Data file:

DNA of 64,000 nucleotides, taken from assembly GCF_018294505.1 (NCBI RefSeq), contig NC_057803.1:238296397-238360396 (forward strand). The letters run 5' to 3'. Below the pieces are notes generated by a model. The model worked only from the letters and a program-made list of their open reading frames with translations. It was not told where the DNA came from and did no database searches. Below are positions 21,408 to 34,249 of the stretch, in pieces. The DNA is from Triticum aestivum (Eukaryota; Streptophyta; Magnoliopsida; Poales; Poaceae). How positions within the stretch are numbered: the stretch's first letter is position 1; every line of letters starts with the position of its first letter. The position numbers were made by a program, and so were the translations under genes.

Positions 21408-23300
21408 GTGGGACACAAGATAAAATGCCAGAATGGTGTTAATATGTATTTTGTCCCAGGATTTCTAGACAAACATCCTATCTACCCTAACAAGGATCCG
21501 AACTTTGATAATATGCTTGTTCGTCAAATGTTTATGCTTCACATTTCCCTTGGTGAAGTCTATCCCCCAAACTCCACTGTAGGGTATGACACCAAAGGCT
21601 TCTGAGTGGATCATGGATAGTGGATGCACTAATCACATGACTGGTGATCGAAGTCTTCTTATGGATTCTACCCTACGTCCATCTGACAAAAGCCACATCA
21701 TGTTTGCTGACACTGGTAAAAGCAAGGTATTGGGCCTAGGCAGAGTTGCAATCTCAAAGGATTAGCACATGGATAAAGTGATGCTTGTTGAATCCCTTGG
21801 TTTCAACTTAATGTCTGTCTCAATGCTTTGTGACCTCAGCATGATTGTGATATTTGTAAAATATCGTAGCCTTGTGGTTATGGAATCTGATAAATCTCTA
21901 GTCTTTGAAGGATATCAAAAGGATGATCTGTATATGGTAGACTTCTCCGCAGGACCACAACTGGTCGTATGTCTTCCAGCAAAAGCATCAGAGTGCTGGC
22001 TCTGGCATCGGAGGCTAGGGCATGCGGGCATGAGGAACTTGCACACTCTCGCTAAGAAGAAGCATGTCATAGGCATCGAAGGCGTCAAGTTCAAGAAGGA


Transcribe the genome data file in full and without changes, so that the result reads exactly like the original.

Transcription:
DNA of 64,000 nucleotides, taken from assembly GCF_018294505.1 (NCBI RefSeq), contig NC_057803.1:238296397-238360396 (forward strand). The letters run 5' to 3'. Below the pieces are notes generated by a model. The model worked only from the letters and a program-made list of their open reading frames with translations. It was not told where the DNA came from and did no database searches. Below are positions 21,408 to 34,249 of the stretch, in pieces. The DNA is from Triticum aestivum (Eukaryota; Streptophyta; Magnoliopsida; Poales; Poaceae). How positions within the stretch are numbered: the stretch's first letter is position 1; every line of letters starts with the position of its first letter. The position numbers were made by a program, and so were the translations under genes.

Positions 21408-23300
21408 GTGGGACACAAGATAAAATGCCAGAATGGTGTTAATATGTATTTTGTCCCAGGATTTCTAGACAAACATCCTATCTACCCTAACAAGGATCCG
21501 AACTTTGATAATATGCTTGTTCGTCAAATGTTTATGCTTCACATTTCCCTTGGTGAAGTCTATCCCCCAAACTCCACTGTAGGGTATGACACCAAAGGCT
21601 TCTGAGTGGATCATGGATAGTGGATGCACTAATCACATGACTGGTGATCGAAGTCTTCTTATGGATTCTACCCTACGTCCATCTGACAAAAGCCACATCA
21701 TGTTTGCTGACACTGGTAAAAGCAAGGTATTGGGCCTAGGCAGAGTTGCAATCTCAAAGGATTAGCACATGGATAAAGTGATGCTTGTTGAATCCCTTGG
21801 TTTCAACTTAATGTCTGTCTCAATGCTTTGTGACCTCAGCATGATTGTGATATTTGTAAAATATCGTAGCCTTGTGGTTATGGAATCTGATAAATCTCTA
21901 GTCTTTGAAGGATATCAAAAGGATGATCTGTATATGGTAGACTTCTCCGCAGGACCACAACTGGTCGTATGTCTTCCAGCAAAAGCATCAGAGTGCTGGC
22001 TCTGGCATCGGAGGCTAGGGCATGCGGGCATGAGGAACTTGCACACTCTCGCTAAGAAGAAGCATGTCATAGGCATCGAAGGCGTCAAGTTCAAGAAGGA